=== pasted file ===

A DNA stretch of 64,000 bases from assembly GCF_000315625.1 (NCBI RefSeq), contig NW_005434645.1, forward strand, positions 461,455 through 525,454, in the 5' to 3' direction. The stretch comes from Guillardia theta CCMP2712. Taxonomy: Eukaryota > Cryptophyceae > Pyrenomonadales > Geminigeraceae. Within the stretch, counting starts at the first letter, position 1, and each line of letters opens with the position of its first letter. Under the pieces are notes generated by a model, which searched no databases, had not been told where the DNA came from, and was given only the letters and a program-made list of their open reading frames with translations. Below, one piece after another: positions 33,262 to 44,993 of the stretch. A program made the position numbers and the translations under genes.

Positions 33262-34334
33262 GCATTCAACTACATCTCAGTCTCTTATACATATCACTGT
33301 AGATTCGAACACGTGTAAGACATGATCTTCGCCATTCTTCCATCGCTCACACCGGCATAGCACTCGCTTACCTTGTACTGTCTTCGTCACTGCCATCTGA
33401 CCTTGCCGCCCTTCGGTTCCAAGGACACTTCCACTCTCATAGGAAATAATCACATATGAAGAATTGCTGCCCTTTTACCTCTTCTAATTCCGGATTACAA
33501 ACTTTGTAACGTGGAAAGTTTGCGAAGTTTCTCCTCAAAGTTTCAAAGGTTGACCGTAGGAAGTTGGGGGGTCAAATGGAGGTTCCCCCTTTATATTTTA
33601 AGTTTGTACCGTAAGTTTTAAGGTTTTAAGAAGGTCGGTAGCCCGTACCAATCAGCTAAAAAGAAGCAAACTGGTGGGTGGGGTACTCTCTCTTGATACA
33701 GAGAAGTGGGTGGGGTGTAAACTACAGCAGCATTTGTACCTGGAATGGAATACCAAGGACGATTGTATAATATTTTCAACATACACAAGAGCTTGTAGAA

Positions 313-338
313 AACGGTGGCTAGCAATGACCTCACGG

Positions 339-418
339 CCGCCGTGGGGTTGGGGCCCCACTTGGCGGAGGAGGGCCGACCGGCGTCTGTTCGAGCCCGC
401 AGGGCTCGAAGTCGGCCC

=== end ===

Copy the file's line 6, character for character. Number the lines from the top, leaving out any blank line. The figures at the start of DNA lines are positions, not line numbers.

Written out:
33501 ACTTTGTAACGTGGAAAGTTTGCGAAGTTTCTCCTCAAAGTTTCAAAGGTTGACCGTAGGAAGTTGGGGGGTCAAATGGAGGTTCCCCCTTTATATTTTA